World Bank’s intervention in what ought to be obligation and duty of Philippine government stirred the nation lately. WB blacklisted some contractors engaged by Department of Public Works and Hi-ways [DPWH] for road projects that WB is funding.
I’ve been a civil construction worker. Project costs estimate is an exact science and not guesswork. Let’s take a simple house for example. In structural work, the total volume of concrete – cement, sand and gravel, can be approximated; likewise, the volume of all the steels needed for reinforcement. In electrical, there would be the quantities of wires, switches, circuit outlets, lighting units, breakers and panels, etc. And then there are the aspects of Plumbing and what more else provided with plans and details. With the lists of material completed, figures in money can be supplied in easy. Items like labor, consumables, rentals, insurance, social security, documentations, depreciation of equipments, profit, taxes, etc. are added to complete the total estimate.
There are other tested methods employed, shortcuts in costs’ estimation. But normally, they all come up to more or less the same. Now we can take the biggest and tallest building instead of the simple house – from ground, basement, up to tower… or, let’s take a stretch of road to be constructed. Nobody just can snatch figures from nowhere! [Except a crook in cohort with another crook like I once knew.]
It is elementary for a contractor to know how much it will cost, especially the bottom line of a project, before it will negotiate. It is also assumed that the owner or developer has its own Costs estimate as they are usually the origin of the approved plans where contractors base their independent estimates. Otherwise, project owners do not know if they are paying right and not being robbed. They needed an estimate before they have even decided to look for a contractor.
In this case, it would be stupid to think that World Bank does not have its own people engaged in cost management, scrutinizing the same plans that all the parties are furnished. Thus it does not take intrigue or proof for them to determine that something is smelly, out of norms, or that needed a deeper look. That a contract for a certain road project in Basay, Negros, for example, is ridiculous!
Estimates of some items may be based on percentage, cost-on-material. Labor could be at minimum 40%, for example. Then, a 30% profit on top of everything could be considered high in this part of the world. Sometimes the winning bidder will arranged with sub-contractors, sharing his profit with them. General contractor in that situation opts for less but sure profit free of any possible overrun, and free of sweat. For sub-contractors, profit can sometimes be squeezed out of some items. You don’t want to know them.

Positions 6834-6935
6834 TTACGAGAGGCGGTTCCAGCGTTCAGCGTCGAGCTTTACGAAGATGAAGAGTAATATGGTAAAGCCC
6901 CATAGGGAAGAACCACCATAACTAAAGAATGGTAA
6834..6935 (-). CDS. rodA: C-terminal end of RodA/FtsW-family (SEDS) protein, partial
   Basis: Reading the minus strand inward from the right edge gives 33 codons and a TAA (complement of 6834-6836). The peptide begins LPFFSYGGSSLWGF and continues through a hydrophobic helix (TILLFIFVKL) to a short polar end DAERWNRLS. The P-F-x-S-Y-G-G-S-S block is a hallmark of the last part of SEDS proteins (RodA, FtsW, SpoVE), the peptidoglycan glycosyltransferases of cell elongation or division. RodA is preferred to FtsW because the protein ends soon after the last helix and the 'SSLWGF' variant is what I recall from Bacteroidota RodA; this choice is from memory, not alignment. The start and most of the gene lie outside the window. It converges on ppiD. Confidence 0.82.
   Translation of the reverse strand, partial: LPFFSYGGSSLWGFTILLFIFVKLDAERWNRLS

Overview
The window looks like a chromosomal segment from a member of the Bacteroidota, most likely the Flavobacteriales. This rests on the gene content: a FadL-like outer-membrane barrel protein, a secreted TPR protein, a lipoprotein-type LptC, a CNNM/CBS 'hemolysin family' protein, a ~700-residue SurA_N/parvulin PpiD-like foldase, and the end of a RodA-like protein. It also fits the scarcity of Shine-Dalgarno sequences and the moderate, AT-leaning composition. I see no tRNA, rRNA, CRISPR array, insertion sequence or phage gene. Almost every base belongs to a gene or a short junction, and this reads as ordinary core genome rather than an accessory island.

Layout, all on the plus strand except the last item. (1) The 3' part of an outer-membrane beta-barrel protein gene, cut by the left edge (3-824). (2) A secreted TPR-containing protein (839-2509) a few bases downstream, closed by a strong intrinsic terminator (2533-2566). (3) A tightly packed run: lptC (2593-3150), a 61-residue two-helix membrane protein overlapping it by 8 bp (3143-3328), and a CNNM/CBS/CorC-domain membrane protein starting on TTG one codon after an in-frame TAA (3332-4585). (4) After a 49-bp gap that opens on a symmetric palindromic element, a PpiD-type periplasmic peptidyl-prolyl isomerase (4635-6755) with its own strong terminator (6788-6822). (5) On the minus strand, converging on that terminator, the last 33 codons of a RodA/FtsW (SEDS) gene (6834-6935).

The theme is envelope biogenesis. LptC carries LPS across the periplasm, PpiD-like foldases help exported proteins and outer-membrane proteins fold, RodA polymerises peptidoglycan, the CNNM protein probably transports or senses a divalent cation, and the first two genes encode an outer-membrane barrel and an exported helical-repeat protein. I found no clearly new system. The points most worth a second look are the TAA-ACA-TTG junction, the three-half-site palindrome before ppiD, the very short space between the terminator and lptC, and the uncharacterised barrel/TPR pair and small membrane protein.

But a 300% profit, or a 65% value-added on what possibly is a lucrative proposal, for example, would be absurd and a big cause for alarm especially when we are talking here of hundreds of millions and billions of pesos. Such is highly improbable where fair, free, healthy competition is in place wherein bidders would be trying to out-edge and out-bid everyone else. No, there is no law governing profit. There is only freedom of competition to follow. Something that cost a centavo that sold for a peso would be great! But a centavo that is fraudulent is a one-centavo-fraud that is a fraud.
World Bank, by its act of blacklisting the contractors, is in effect saying that there is monopoly and cartel involving Philippine Public works. In that case, then the situation can be complicated than we think. 1. The contractors have agreed to play by orchestration. 2. For reward, they get guaranteed employment in a project to be assigned or shared by all of them. 3. They get what is due them for their share of work, perhaps better than if there will be free, tough competition. 4. They might not have robbed Juan dela Cruz but they are party to conspiracy by playing exactly as directed. 5. The contractors are just one side to it. We have masterminds to hunt, or does WB already know them? Just a theory?
There Is No Fail Safe Measure against Corruption
An independent permanent assessment and technical audit that strengthens transparency of the bidding process.
Enhanced processes for procurement, financial management, internal controls, and audit of the road management agencies.
Inclusion of a new and innovative coalition of citizen and road users group, called “Road Watch” in the project management setup.
I think bullets one and two, in principles, are nothing new. They are in places everywhere. Perhaps they are matters that need renewed or more focus, or needed to be strengthened. Sometimes a crook can penetrate a system. In that case owner-developer then sees right when it should be seeing wrong in his contract. His system is corrupted and rendered futile by virus!